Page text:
Payday loans allow borrowers to obtain short-term loans in exchange for deferred check deposits. If a borrower obtains a payday loan, he will write a check to the lender and obtain a cash advance in exchange for the promise to pay. The lender will not cash his check until the borrower’s next pay cycle, which is why they are “deferred deposits.” State laws govern payday lenders and regulate their lending practices.
California Department of Corporations
In California, the California Department of Corporations regulates their licensing. Typically, payday loan lenders profit from their loans by charging consumers extremely high rates of interest on their loans and allow them to renew or extend their loans. By extending a consumer’s payoff deadline, payday lenders earn additional interest. To help consumers against deceptive payday loan businesses, many states have implemented strict guidelines limiting the rates of interest they can charge borrowers, the number of times they can extend their loans and prohibit exorbitant finance fees.
The California Constitution places a cap on fees payday lenders can charge. A payday lender cannot charge more than 15 percent above the borrower’s check amount. The state’s legislature also imposes more stringent requirements on military dependents and service members. Although the annual percentage rate can vary based on the loan-term, the 15 percent cap is equivalent to a 460 percent APR for a 14-day loan, similar to many credit cards.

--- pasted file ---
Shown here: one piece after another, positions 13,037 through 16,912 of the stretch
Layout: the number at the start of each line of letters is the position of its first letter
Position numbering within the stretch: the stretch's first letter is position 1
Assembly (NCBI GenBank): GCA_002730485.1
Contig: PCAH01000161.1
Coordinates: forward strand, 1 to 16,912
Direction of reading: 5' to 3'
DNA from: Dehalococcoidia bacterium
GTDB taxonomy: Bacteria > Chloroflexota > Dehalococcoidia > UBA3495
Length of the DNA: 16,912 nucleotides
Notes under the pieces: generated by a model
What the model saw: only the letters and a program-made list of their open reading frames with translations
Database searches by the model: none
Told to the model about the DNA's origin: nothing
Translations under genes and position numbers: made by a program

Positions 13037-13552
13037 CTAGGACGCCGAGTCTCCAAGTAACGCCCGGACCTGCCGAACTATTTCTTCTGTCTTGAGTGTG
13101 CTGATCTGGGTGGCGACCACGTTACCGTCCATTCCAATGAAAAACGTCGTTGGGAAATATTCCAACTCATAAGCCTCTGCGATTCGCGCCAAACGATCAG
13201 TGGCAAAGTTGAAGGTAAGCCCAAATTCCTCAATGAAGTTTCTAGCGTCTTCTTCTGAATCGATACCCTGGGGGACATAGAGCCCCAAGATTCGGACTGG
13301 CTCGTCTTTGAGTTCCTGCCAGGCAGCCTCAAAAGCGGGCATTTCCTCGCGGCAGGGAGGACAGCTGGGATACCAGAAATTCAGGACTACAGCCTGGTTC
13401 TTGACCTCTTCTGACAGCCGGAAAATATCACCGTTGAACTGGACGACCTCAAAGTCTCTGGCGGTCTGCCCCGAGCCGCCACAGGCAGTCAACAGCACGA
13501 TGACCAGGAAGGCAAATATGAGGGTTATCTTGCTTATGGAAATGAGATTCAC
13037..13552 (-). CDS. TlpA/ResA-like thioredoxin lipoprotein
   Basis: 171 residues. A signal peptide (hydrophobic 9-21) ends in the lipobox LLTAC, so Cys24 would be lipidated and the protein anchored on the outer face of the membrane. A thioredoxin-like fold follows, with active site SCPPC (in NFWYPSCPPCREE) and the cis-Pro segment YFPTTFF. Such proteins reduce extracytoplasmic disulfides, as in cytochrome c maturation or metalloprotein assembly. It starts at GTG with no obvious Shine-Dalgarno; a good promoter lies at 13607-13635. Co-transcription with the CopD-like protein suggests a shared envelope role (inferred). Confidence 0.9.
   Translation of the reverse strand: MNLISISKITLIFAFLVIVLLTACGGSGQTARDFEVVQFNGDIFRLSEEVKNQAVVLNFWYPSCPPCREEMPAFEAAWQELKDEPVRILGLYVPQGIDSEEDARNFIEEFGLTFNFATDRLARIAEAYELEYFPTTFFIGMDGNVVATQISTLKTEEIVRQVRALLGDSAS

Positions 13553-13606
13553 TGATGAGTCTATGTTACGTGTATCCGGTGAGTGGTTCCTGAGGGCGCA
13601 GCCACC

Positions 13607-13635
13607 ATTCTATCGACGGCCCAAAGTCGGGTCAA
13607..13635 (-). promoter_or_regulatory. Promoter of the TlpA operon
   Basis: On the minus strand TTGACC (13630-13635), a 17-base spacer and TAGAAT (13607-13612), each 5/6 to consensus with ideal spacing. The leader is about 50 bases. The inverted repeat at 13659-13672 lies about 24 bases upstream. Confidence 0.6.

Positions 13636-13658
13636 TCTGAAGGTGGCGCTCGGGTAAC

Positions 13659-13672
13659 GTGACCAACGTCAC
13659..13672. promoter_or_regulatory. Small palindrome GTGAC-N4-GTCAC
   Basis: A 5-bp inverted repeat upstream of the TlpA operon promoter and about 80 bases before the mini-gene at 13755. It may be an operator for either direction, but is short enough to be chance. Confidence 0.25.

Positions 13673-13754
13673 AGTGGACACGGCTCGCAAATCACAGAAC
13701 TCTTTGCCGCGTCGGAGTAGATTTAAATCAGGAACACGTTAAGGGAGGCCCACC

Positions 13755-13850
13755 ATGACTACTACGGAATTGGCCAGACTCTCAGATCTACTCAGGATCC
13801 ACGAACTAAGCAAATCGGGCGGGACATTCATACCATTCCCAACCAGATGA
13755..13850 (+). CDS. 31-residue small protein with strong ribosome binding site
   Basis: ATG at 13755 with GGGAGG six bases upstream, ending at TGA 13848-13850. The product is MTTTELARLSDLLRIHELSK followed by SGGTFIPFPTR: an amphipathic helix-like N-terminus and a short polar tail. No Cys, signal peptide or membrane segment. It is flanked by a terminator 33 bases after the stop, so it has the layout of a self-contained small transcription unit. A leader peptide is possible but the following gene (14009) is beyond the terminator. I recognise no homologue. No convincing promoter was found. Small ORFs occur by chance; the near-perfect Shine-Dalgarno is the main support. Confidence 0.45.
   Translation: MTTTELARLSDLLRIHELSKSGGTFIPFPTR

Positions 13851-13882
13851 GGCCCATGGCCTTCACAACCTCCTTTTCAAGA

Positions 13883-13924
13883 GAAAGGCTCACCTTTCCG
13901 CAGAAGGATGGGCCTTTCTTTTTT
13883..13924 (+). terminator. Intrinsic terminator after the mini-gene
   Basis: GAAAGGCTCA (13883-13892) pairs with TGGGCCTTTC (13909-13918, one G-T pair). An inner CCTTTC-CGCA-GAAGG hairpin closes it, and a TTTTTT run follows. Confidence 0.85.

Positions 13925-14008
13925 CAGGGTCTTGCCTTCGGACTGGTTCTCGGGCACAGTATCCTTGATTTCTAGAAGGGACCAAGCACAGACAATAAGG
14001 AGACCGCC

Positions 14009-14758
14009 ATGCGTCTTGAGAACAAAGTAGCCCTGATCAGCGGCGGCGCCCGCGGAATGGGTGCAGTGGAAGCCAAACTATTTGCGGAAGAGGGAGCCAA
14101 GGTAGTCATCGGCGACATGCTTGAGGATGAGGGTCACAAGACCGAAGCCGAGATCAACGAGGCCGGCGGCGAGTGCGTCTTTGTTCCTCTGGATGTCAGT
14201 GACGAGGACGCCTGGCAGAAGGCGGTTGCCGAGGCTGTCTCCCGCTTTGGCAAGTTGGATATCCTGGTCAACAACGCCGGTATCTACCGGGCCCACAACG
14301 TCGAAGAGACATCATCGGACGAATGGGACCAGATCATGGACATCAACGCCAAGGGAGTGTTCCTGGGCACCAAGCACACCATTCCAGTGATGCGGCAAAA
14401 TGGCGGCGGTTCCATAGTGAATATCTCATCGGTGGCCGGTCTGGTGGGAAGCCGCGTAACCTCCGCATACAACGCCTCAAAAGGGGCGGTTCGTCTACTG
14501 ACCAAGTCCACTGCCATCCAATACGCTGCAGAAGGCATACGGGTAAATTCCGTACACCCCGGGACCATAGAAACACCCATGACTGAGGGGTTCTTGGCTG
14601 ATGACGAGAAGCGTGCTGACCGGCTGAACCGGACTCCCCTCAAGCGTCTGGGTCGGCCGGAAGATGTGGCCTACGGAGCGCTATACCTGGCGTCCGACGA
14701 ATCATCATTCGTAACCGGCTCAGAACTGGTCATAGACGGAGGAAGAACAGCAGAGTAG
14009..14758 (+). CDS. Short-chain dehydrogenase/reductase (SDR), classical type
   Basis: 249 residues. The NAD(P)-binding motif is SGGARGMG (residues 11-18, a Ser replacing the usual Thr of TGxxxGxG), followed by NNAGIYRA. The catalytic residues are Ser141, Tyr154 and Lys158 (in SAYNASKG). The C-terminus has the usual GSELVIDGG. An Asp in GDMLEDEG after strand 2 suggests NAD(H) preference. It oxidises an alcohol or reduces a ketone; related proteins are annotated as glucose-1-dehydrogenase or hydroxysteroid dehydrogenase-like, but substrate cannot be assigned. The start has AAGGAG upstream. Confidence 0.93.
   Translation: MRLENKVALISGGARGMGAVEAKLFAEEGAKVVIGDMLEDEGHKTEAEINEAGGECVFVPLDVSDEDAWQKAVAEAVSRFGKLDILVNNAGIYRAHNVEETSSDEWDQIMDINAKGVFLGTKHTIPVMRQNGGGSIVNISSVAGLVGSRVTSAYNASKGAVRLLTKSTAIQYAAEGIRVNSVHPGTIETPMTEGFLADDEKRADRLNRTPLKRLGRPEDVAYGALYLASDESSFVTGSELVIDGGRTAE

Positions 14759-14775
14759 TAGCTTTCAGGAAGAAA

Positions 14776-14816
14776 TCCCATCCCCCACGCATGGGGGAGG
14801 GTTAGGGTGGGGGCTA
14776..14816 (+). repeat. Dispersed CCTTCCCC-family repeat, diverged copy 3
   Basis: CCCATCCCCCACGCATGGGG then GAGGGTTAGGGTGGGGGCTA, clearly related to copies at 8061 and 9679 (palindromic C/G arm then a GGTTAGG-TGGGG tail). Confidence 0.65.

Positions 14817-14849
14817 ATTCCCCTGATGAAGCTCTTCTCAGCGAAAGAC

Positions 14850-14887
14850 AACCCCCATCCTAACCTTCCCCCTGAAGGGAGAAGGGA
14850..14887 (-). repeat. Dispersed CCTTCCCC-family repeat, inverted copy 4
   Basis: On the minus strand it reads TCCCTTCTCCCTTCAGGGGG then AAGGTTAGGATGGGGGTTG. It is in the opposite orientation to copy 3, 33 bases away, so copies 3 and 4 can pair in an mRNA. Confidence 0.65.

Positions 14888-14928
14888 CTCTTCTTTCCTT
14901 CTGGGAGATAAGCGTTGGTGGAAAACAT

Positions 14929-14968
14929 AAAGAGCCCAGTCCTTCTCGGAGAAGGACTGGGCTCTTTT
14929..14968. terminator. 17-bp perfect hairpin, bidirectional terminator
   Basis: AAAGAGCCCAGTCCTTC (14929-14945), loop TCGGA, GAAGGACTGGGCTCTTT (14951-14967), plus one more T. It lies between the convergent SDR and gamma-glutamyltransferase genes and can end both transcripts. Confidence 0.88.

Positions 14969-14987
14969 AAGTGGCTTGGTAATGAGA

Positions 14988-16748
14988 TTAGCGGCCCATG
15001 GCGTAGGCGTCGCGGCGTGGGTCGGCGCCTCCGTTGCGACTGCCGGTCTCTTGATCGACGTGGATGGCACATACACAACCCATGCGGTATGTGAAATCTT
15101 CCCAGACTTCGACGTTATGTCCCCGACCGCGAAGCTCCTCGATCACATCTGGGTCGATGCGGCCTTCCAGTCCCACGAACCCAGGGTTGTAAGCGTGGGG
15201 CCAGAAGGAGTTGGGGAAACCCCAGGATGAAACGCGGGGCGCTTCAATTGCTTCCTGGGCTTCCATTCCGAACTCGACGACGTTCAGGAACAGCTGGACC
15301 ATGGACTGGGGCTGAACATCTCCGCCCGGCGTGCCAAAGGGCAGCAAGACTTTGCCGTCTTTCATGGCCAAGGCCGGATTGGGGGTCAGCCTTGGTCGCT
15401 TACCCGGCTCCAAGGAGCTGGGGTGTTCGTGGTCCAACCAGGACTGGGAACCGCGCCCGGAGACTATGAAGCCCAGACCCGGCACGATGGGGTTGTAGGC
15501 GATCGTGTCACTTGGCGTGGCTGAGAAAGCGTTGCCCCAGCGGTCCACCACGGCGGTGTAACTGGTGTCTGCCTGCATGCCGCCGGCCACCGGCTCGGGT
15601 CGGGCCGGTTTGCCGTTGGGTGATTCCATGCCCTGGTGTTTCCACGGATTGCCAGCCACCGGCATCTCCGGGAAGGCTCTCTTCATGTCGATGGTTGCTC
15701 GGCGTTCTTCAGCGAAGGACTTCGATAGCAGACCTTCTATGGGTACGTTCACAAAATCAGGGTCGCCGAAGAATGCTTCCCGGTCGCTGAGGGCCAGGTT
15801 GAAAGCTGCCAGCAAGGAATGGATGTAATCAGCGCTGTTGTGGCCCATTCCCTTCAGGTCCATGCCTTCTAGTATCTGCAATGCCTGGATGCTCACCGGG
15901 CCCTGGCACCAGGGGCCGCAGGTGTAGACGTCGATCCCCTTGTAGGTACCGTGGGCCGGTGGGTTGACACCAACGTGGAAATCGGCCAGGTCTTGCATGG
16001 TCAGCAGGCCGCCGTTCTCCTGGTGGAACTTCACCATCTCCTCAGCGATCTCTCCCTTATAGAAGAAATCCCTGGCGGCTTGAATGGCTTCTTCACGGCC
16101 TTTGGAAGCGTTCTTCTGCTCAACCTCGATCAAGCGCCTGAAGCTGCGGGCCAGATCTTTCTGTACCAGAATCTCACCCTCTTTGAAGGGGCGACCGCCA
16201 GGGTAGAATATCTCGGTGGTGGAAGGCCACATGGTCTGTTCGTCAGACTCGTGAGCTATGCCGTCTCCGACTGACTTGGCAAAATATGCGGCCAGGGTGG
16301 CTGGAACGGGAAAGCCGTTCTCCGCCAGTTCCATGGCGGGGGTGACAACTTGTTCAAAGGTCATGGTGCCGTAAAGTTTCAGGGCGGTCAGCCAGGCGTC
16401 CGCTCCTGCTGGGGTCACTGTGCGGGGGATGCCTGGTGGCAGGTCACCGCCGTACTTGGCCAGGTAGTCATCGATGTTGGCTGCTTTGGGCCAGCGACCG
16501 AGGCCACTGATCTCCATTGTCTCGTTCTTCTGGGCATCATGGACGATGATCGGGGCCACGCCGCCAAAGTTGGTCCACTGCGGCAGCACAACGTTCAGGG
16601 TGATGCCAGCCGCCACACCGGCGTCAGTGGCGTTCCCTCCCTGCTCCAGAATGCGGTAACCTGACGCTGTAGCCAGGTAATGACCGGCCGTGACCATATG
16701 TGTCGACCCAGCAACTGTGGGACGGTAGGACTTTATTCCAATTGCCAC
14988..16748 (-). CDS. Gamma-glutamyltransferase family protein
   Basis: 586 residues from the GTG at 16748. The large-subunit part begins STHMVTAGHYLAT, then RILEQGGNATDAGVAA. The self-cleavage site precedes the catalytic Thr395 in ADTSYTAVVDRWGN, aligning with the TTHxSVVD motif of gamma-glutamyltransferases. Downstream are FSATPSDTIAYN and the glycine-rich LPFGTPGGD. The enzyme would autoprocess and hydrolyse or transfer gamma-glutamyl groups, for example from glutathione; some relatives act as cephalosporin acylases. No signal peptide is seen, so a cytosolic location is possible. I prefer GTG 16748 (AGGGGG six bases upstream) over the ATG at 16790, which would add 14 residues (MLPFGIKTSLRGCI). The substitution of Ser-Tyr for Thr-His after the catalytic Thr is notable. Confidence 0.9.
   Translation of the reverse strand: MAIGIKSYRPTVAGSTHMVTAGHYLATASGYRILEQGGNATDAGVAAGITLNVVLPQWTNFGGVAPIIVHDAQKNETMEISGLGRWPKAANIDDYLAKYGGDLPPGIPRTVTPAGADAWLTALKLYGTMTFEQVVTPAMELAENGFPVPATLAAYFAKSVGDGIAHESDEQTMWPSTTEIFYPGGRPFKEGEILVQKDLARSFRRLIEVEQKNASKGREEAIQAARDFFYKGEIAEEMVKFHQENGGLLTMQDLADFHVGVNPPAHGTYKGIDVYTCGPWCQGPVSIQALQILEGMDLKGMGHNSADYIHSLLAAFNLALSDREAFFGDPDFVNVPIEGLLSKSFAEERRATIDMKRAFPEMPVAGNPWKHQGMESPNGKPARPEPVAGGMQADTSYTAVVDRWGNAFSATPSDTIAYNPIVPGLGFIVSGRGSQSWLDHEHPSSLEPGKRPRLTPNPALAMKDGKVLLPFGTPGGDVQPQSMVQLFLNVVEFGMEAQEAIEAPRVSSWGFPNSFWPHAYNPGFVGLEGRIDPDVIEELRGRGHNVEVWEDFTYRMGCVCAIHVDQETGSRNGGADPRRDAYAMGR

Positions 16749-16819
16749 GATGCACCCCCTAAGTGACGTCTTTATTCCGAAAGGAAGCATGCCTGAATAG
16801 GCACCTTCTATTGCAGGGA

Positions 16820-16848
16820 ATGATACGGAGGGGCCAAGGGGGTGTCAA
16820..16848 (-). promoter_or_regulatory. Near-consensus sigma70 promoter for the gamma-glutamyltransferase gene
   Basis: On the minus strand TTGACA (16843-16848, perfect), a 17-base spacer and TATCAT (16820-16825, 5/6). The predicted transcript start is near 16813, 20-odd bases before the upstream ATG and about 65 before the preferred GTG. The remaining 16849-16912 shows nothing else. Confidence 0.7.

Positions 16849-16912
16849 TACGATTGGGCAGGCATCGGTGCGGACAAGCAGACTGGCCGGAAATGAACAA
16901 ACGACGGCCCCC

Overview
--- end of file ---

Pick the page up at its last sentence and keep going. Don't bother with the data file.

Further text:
The California Constitution also places a cap on the loan amounts payday lenders can extend. The loan limit for a payday loan is $300 per consumer. Thus, a consumer who borrows the maximum allowable loan limit of $300 will pay up to $45 in interest. Additionally, to help protect consumers from predatory lenders, California law requires payday lenders to use contracts in the same language the borrower used during the original transaction. For example, if a borrower transacted business in Korean, the contract must be written in Korean. California payday loan lenders cannot charge a consumer more than one insufficient funds fee or bounced check fee, and their one-time bounced check fee is limited to $15.
The California Department of Corporations is responsible for licensing payday lenders. Each payday lender must first obtain a license from the department before it can conduct business. Payday lenders are legally required to provide consumers with notice of their licenses and fee schedules by posting their state-issued professional licenses in a prominent location at each of their business locations, which are easily visible to consumers.
Payday lenders in California cannot extend new loans to consumers with existing loan obligations. Furthermore, a payday lender cannot legally require a consumer to obtain a new loan to pay an existing payday loan. Payday lenders may not charge more than one fee for insufficient funds or bounced checks. They cannot threaten consumers with criminal prosecution, and they cannot charge additional fees when they extend loan terms. However, a payday lender is not required to extend the term of the loan. Californians can contact the Department of Corporations to file complaints against noncompliant lenders.